One could perhaps argue that the growing mood of social rebellion in the US first found expression in the field of popular music and, oddly enough, in the mass enthusiasm for British groups. They tended to be more socially and class conscious, generally more savvy. British popular culture had not suffered the same devastation at the hands of—and therefore was not as intimidated by—official anti-communism.

The Beatles appeared sharper, less cowed by the media and less willing to play nice than their American counterparts. Their interviews and press conferences were mocking comedic performances worthy of the figures recorded earlier by Martin. No one, it seemed, could get the better of them. This same attitude found its way into their music.

George Martin’s musical counseling would prove invaluable to the Beatles in the years that followed. McCartney has often spoken of Martin’s good “bedside manner,” providing both a challenging and nurturing environment in which he and Lennon, and eventually Harrison, could develop as songwriters.

And as their music became more complex, Martin contributed more frequently as a composer and performer. His arrangements and orchestrations were featured on songs like “Yesterday” and “Eleanor Rigby.” There was the brass accompaniment on “Mother Nature’s Son” and “Martha My Dear” from the White Album. Martin performed the haunting electric harpsichord on “Because” from Abbey Road.

He was most frequently heard on piano. He performed the Baroque-style solo on “In My Life,” the saloon piano of “Rocky Raccoon” and the solo in the middle of “Lovely Rita.” On “Being for the Benefit of Mr. Kite,” Martin contributed piano, harmonium, organ, glockenspiel and probably the kitchen sink to build the circus atmosphere the song required. He was often tasked with finding practical solutions for the realization of Lennon and McCartney’s more unorthodox musical ideas, splicing together song fragments and manipulating tape loops.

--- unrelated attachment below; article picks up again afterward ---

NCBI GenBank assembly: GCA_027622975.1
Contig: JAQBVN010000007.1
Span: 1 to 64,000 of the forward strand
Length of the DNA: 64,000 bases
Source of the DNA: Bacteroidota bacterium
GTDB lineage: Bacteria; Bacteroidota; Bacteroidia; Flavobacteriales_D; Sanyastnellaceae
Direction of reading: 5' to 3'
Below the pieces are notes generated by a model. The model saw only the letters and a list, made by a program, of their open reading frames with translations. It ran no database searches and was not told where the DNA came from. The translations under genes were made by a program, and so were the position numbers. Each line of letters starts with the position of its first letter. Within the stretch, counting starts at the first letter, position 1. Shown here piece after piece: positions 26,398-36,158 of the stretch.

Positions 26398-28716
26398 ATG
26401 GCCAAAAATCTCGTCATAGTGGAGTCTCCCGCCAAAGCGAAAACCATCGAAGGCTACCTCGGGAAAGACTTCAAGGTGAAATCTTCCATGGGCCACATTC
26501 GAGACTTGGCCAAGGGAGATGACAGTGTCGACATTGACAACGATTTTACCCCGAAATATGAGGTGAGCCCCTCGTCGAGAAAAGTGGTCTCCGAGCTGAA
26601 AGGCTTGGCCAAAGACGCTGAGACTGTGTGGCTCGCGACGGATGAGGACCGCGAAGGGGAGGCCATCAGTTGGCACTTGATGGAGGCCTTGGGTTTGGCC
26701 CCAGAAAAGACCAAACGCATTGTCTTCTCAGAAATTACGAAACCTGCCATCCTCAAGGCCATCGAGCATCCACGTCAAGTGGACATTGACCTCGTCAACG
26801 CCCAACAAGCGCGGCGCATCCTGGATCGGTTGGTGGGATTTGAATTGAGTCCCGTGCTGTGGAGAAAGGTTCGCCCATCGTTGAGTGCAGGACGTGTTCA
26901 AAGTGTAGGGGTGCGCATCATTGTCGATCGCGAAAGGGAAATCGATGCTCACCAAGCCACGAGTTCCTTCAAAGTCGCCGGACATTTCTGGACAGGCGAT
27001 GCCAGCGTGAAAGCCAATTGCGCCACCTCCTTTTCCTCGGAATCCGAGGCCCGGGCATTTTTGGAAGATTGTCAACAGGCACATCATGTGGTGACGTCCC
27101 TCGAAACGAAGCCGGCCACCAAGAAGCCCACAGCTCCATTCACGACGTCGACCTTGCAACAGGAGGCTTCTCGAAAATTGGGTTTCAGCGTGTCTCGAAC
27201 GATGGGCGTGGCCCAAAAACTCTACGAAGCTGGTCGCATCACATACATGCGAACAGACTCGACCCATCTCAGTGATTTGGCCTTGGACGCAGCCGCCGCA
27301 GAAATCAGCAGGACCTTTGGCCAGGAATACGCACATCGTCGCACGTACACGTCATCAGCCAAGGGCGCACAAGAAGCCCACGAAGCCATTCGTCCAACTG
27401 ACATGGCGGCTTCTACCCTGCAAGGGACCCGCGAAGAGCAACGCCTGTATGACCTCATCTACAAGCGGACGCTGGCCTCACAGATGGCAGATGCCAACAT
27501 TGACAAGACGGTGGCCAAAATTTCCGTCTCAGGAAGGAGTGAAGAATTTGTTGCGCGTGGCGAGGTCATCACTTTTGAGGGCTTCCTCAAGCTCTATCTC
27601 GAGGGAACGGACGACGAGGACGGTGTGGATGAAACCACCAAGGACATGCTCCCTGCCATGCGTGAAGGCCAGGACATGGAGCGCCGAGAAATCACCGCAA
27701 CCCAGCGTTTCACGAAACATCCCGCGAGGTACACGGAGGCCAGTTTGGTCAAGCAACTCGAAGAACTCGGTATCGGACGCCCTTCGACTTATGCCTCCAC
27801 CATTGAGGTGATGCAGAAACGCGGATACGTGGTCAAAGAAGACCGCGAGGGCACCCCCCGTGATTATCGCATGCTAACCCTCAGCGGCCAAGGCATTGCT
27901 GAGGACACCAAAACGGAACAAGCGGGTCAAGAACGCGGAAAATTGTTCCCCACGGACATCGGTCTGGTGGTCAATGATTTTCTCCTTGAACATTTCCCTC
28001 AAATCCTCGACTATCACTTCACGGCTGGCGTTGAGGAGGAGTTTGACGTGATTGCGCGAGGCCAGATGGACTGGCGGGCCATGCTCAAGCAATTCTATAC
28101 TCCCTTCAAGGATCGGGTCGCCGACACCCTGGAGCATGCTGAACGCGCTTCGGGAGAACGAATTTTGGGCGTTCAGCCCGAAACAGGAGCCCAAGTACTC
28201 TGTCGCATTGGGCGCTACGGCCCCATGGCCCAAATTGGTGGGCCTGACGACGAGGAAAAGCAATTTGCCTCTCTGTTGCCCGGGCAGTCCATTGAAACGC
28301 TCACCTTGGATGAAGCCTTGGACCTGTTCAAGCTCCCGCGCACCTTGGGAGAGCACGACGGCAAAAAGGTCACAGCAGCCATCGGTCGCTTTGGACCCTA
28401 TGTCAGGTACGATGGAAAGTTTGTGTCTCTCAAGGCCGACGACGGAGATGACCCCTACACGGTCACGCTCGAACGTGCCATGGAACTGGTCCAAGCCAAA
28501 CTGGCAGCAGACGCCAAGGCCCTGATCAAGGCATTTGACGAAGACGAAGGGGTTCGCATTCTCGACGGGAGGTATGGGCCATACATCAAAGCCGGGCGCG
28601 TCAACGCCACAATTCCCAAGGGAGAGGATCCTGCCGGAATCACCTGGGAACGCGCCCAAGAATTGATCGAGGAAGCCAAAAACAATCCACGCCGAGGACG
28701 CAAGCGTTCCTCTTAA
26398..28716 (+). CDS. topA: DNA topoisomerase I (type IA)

While sometimes portrayed as the stodgy father figure to “the boys,” he actually encouraged their experimentation and joined in with some of his own. When Martin explained to the 40-piece orchestra assembled for “A Day in the Life” the sort of outburst he had in mind for them to perform, he said, “they all looked at me as though I were completely mad.”

While Martin did his best work with the Beatles, he also produced several well-known records for other artists. During the Beatles years there were recordings with Gerry and the Pacemakers (“Don’t Let the Sun Catch You Crying,” “How Do You Do It?”), Cilla Black (“Anyone Who Had a Heart,” “You’re My World,” “Alfie”) and Shirley Bassey (“Goldfinger”). Later he worked with jazz artists Stan Getz (Marrakesh Express) and the Mahavishnu Orchestra (Apocalypse), as well as rock guitarist Jeff Beck (Blow by Blow, Wired).

He collaborated again with Paul McCartney on three albums during the 1980s, including Tug of War (1983) with its beautiful tribute to John Lennon, “Here Today.”

In 2006, Martin collaborated with his son Giles to mix together a selection of Beatles songs in a well-received suite entitled “Love,” which accompanies a special theatrical production of the same name by Cirque du Soleil. It will celebrate its 10th anniversary later this year.

A comment on this article by Robert B. Livingston says:

One of the most significant celebrations of St. Patrick’s day outside of Ireland takes place on the little emerald island of Montserrat. Festivities there last throughout the week and take on a Caribbean flavor with soca bands competing, fancy dress balls, and many other happy events.

How bittersweet that Martin should pass away even as people there, and many Montserratians in diaspora, looking homeward, were gleefully anticipating the coming week.

Martin had personally done much by using his celebrity to plead their cause and raise money for their relief after the island was half devastated by eruptions of the Soufrière Hills volcano after 1995. He had himself in 1989 lost a recording studio, one he had once built there, when Hurricane Hugo swept through.

As a kid, I was mesmerized by the animated film Yellow Submarine. From an allowance I was able to scrape up enough to purchase the LP soundtrack– the first record of many collections hard won and lost– which I listened to for hours on end, admiring the cartoons on the cover. Martin’s classical score on Side 2 was at first a curiosity to me, but grew on me with time.

Imagine the movie without it! Impossible. And what a beautiful and innocent film it is.